68 dead as Iraq bombs hit Shiites
BAGHDAD—A wave of attacks against Shiite Muslims killed at least 68 people on Thursday, the worst toll in nearly five months, as Iraq grappled with a weeks-long political row that has stoked sectarian tensions.
The violence, which also wounded more than 100, comes two weeks after a crisis erupted when Vice President Tareq al-Hashemi, a Sunni, was charged with running a hit squad soon after US troops pulled out.
Thursday’s attacks, which targeted only Shiites, were quickly condemned by parliament speaker Osama al-Nujaifi, a Sunni, as well as by Iraq’s Shiite-majority neighbor Iran.
“Political leaders fight each other for power, and we pay the price,” said Ahmed Khalaf, a laborer who was near the site of attacks in the north Baghdad neighborhood of Sadr City.
“How is it our fault if Hashemi is wanted, or someone else is wanted? Why should we pay instead of them?”
The worst incident saw at least 45 people killed by a suicide attack on the outskirts of the southern city of Nasiriyah as pilgrims were walking to the shrine city of Karbala for Arbaeen commemorations.
“Hospitals in Nasiriyah have received 45 killed and 68 wounded,” said Hadi Badr al-Riyahi, head of the provincial health department in Dhi Qar, of which Nasiriyah is the capital.
Arbaeen marks 40 days after the Ashura anniversary commemorating the killing of Imam Hussein, one of Shiite Islam’s most revered figures, by the armies of the Caliph Yazid in 680 AD.
Five bomb attacks also struck two Shiite neighborhoods of northern Baghdad, killing 23 people and wounding dozens more.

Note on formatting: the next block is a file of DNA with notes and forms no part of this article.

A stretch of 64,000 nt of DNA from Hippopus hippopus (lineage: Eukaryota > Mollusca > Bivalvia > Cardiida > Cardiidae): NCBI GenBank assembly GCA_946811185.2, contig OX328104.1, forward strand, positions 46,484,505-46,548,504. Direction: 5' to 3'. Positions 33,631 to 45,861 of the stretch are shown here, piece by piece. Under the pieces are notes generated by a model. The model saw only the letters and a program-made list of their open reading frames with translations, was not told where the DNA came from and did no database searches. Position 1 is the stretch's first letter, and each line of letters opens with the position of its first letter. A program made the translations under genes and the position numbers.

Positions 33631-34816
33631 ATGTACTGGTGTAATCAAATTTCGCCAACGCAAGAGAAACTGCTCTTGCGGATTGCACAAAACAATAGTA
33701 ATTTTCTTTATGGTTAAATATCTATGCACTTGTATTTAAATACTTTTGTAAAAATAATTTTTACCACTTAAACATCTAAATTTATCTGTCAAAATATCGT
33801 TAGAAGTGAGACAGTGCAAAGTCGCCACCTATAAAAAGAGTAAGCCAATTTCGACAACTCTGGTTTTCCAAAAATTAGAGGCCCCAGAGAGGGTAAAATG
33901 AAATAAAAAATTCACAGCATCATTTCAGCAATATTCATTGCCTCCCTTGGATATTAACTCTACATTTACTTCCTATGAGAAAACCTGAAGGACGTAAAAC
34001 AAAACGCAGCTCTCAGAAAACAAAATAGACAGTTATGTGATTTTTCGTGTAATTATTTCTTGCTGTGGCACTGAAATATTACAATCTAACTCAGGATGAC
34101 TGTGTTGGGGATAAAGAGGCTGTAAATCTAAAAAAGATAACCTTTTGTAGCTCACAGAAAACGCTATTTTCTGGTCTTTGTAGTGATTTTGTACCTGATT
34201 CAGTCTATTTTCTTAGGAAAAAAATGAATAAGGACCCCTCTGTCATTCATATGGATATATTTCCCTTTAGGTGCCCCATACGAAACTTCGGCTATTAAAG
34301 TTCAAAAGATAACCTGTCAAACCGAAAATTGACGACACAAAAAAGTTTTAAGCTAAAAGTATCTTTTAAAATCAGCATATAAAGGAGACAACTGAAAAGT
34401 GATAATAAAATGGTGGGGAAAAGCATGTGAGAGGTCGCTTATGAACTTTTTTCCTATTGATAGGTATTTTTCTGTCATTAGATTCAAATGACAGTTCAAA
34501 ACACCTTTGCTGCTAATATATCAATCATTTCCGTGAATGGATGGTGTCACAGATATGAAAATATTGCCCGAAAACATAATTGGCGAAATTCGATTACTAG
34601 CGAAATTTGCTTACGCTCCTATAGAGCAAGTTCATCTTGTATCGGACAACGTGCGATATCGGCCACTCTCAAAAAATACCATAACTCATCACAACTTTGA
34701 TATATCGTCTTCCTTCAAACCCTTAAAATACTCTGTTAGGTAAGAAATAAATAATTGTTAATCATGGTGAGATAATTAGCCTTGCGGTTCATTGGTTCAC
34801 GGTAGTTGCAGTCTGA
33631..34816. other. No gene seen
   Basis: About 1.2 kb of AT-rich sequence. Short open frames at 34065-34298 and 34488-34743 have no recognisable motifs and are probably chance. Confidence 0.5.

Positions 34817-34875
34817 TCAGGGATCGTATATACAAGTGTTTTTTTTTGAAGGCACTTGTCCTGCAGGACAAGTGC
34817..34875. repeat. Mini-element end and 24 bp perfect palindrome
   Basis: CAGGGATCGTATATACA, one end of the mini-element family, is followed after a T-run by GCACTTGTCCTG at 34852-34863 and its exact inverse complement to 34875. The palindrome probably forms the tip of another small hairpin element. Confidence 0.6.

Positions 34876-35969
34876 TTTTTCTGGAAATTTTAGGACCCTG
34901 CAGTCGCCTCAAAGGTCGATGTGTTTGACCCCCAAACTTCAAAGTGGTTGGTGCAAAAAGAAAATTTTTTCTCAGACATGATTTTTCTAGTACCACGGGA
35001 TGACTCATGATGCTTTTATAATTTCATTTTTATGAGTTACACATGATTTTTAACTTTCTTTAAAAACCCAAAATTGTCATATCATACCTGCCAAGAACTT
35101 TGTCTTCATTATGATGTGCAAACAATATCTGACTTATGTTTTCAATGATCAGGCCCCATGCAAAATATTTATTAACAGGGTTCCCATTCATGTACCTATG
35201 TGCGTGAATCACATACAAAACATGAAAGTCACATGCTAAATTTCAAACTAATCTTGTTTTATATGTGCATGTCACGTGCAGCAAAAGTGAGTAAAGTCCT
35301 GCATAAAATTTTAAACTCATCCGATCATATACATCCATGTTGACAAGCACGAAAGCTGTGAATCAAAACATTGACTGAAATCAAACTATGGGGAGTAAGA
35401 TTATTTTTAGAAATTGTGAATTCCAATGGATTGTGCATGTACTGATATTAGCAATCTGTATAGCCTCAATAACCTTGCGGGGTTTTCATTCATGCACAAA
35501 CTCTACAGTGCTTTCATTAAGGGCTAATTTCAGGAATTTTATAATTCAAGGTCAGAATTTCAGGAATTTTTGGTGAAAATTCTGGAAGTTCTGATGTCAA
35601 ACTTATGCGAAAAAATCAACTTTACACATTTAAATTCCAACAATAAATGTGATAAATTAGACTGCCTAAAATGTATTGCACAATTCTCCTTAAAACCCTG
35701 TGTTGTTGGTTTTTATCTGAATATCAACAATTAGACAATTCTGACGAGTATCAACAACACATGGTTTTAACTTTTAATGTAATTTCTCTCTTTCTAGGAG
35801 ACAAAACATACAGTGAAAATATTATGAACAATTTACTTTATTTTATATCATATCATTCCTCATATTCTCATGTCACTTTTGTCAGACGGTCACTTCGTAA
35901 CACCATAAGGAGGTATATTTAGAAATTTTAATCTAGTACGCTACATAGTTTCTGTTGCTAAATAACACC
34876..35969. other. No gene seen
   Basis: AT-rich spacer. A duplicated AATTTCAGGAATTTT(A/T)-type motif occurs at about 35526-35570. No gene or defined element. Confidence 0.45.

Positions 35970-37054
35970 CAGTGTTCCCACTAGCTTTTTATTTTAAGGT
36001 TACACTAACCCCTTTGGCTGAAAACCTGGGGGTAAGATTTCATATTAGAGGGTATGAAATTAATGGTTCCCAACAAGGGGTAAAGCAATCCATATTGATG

In Kadhimiyah, two car bombs exploded at around 9 a.m. (0600 GMT) at adjoining intersections, said officials from the interior and defense ministries.
The blasts killed 14 people and wounded 37 others, the defense official said, while the interior ministry source put the toll at 15 dead and 31 wounded.
Several nearby vehicles and shops, as well as the facade of a newly built hotel, were badly damaged, an AFP journalist said.
“Where are the security forces?” shouted 60-year-old Ashur Abdullah at Al-Zahra intersection in Kadhimiyah.
“Where are the checkpoints? How did this happen here? The responsibility lies with the security forces.”
In Sadr City, a booby-trapped motorcycle exploded at around 7 a.m. near a group of day laborers waiting to pick up work, killing seven and wounding 20 others, the interior ministry official said.
A short time later, twin roadside bombs detonated near the district’s main hospital as victims were being ferried in, killing two more people and wounding 15, the official said.
The defense ministry official confirmed the toll.
Security forces cordoned off the scenes of the blasts, and largely refused to allow journalists to enter, sparking the ire of residents.
“Why are you preventing the press and photographers from entering the scene?” shouted one man in Kadhimiyah who declined to be identified.
“Are you afraid that the world will see your failure?”
Prime Minister Nuri al-Maliki has backed off from threats to fire ministers from the Sunni-backed Iraqiya bloc who have boycotted the cabinet, the latest move in an apparent toning down of the crisis.
The stand-off was sparked by a decision to issue an arrest warrant for Hashemi on terror charges.
Hashemi, who is holed up in the northern autonomous Kurdish region, denies the charges and his Iraqiya party has boycotted the cabinet and stayed away when parliament reopened on Tuesday.
Sunni Deputy Prime Minister Saleh al-Mutlak, also a member of Iraqiya, has decried Maliki as a dictator “worse than Saddam Hussein,” and the premier has called for him to be sacked.
UN special envoy Martin Kobler, in a statement on Wednesday, “expressed concern about the current political stalemate in the country,” and US Vice President Joe Biden has urged dialogue among top Iraqi leaders.
On December 18, US forces completed their withdrawal from Iraq, where there were once nearly 170,000 American troops on 505 bases.
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